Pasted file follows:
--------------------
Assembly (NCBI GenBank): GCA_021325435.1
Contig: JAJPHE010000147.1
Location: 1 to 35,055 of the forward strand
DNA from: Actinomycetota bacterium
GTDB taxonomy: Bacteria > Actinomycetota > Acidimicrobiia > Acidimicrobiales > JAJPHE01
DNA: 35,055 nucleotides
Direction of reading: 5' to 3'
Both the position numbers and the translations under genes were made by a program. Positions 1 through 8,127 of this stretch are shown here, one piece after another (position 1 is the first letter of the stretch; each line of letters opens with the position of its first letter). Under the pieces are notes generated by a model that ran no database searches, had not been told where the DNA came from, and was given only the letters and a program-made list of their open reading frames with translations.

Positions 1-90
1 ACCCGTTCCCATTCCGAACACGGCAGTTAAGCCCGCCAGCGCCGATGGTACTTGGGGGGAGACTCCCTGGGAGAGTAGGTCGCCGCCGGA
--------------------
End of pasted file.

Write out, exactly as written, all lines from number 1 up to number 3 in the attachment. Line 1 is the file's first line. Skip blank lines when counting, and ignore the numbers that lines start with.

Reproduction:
Assembly (NCBI GenBank): GCA_021325435.1
Contig: JAJPHE010000147.1
Location: 1 to 35,055 of the forward strand